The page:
Ultimately, a business must understand and acknowledge the customer journey of the intended IoT device and its applications, which can differ substantially from a customer in search of a more analog experience. Very few customers will purchase a smart refrigerator without intending to use its cutting-edge features, and you should understand what problems buyers expect it to solve. IoT device provisioning can add a problem at the outset, instead of solving one.

Here are some elements to consider with the hardware to ensure the devices deliver on user experience:

  • What don’t users like about using the device?

  • Can the user see and interact with buttons, panels or on-screen readouts?

  • Can the device consistently withstand the environmental conditions under which it’s expected to perform?

  • What specific issues could result in poor hardware performance?

Software

The mobile app is one component of the product software, which requires thorough testing and validation. While the app must work individually, it must also work in conjunction with other applications in the cloud and devices on the network. For example, the app might pass tests for its ability to send data, but testers must also make sure it can retrieve data from external sources for updates and extensibility.

Keep in mind that your app must deliver a positive user experience. The app is your point of interaction with the user, so it must provide information in a pleasing and simple manner. If the user struggles to work with the app functionality, they might determine they don’t need it in the first place. Consider the example of a smart plug. If the user wants plugged-in devices to turn on at a particular time each day, but must dig through four or five menu items to find the scheduling feature, and if the clock isn’t localized to their time zone, they might become frustrated and abandon the product.

But how the user interacts with the software is just one piece of the puzzle. The software must also download and upload data to function as intended. Many IoT device provisioning issues occur within the network. If the device and app can’t communicate with each other through their specified protocols, it doesn’t matter if the app passed all of its tests in isolation. Likewise, an inability to connect through the network might mean the device can’t receive updates, which can also cause it to fail.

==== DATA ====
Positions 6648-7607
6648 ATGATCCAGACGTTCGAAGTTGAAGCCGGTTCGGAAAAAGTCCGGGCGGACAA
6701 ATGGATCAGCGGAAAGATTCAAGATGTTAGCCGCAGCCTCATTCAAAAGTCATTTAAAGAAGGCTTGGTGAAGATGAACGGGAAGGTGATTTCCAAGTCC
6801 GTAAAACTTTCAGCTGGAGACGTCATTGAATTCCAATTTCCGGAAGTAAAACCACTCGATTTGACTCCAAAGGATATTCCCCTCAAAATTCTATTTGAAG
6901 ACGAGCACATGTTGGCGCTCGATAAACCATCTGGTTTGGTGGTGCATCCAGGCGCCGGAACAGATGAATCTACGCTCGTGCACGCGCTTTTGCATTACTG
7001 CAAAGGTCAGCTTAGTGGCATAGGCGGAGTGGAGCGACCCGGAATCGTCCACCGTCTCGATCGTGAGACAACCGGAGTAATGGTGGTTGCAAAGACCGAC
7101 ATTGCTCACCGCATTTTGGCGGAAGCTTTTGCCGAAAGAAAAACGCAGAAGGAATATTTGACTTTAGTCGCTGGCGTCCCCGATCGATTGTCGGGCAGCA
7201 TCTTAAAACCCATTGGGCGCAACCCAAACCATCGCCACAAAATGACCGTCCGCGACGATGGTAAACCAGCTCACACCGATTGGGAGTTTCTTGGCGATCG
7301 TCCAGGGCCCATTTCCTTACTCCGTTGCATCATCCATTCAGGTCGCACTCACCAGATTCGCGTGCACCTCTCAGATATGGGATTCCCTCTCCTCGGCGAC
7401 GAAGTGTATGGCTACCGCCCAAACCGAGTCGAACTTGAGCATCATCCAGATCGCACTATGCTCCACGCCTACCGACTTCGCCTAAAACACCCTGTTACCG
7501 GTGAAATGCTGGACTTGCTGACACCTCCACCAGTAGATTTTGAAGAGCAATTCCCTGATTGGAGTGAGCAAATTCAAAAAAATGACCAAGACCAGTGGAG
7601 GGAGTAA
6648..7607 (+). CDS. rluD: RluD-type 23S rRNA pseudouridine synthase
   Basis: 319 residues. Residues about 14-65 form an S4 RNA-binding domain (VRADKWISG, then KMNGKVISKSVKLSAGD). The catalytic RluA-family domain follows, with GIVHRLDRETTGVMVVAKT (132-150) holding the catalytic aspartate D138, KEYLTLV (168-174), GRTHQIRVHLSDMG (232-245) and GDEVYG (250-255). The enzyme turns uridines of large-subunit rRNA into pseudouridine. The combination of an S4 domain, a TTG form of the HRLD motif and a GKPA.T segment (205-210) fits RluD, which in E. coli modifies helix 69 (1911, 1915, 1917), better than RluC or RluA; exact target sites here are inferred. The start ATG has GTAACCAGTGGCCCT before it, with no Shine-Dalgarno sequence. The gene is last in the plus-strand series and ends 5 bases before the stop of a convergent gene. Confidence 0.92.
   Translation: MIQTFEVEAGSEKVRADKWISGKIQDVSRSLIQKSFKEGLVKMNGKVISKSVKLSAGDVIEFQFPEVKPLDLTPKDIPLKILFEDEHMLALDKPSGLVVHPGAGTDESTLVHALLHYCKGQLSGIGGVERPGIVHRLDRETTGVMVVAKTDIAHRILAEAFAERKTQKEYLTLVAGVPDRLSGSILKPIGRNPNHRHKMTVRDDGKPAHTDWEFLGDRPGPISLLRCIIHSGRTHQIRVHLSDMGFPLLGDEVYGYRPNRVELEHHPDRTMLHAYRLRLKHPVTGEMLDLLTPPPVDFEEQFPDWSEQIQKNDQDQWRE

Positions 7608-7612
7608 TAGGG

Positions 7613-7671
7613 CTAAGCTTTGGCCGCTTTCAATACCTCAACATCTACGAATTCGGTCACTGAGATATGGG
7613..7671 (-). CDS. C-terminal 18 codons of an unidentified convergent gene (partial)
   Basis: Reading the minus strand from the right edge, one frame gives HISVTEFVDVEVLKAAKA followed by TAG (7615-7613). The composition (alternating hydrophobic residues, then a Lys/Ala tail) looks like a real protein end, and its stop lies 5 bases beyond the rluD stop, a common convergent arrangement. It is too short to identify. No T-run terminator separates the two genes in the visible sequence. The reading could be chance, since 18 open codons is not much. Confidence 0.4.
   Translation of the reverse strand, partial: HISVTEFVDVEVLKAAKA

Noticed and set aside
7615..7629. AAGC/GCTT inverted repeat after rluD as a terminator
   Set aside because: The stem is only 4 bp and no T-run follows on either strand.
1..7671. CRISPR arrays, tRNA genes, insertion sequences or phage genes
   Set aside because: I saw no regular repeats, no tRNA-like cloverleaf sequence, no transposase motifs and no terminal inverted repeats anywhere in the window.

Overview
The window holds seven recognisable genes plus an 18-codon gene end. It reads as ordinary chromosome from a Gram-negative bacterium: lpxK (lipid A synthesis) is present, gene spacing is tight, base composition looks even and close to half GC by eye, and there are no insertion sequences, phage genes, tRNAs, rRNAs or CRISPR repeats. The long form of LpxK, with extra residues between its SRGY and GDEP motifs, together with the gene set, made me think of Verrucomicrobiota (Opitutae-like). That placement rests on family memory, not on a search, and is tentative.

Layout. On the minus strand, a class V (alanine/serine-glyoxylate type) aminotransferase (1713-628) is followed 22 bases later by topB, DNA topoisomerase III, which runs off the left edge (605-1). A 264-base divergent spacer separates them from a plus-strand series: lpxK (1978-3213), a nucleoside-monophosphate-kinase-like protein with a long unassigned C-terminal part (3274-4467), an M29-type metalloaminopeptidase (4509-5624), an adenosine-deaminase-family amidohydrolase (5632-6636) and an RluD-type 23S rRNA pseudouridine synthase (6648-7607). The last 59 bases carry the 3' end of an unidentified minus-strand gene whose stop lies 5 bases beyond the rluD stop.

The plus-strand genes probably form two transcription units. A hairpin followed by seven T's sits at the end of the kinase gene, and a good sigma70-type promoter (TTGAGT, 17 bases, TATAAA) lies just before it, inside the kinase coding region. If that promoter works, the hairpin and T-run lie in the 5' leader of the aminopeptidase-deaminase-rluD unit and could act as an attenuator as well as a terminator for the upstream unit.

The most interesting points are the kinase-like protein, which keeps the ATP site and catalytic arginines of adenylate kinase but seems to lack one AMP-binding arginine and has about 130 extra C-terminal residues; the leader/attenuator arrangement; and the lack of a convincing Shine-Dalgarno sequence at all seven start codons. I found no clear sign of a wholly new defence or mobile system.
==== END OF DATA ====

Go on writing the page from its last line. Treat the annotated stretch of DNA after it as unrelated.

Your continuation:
This is where many users run into problems, for a variety of reasons. Often, connected devices require a temporary network to be established for setup before switching to the primary network, or a device might need to connect with a voice assistant on the same network. Here is where bandwidth issues can arise, as some devices, for example, only work on a 2.4 GHz band Wi-Fi; the customer can’t see a wireless connection, might have limited understanding of how it works, and probably isn’t even aware that they may be able to split their network bandwidth into 2.4 and 5 GHz to serve their various devices. If the app doesn’t help them sort through network issues, they will easily become frustrated.

Firmware updates are an oft-forgotten component of IoT device provisioning. Out of the box, a device often requires an update before the customer can use it. While these updates might be necessary to properly protect the device from malware — which is on the rise in connected devices, especially in corporate settings — it is nonetheless a pain point for users if device provisioning takes too long.

Ask yourself these software-related questions in IoT device provisioning:

  • Why will or won’t consumers enjoy using the app?

  • Will customers in all of our markets understand the app language/terminology?

  • How well does the app synchronize with the device?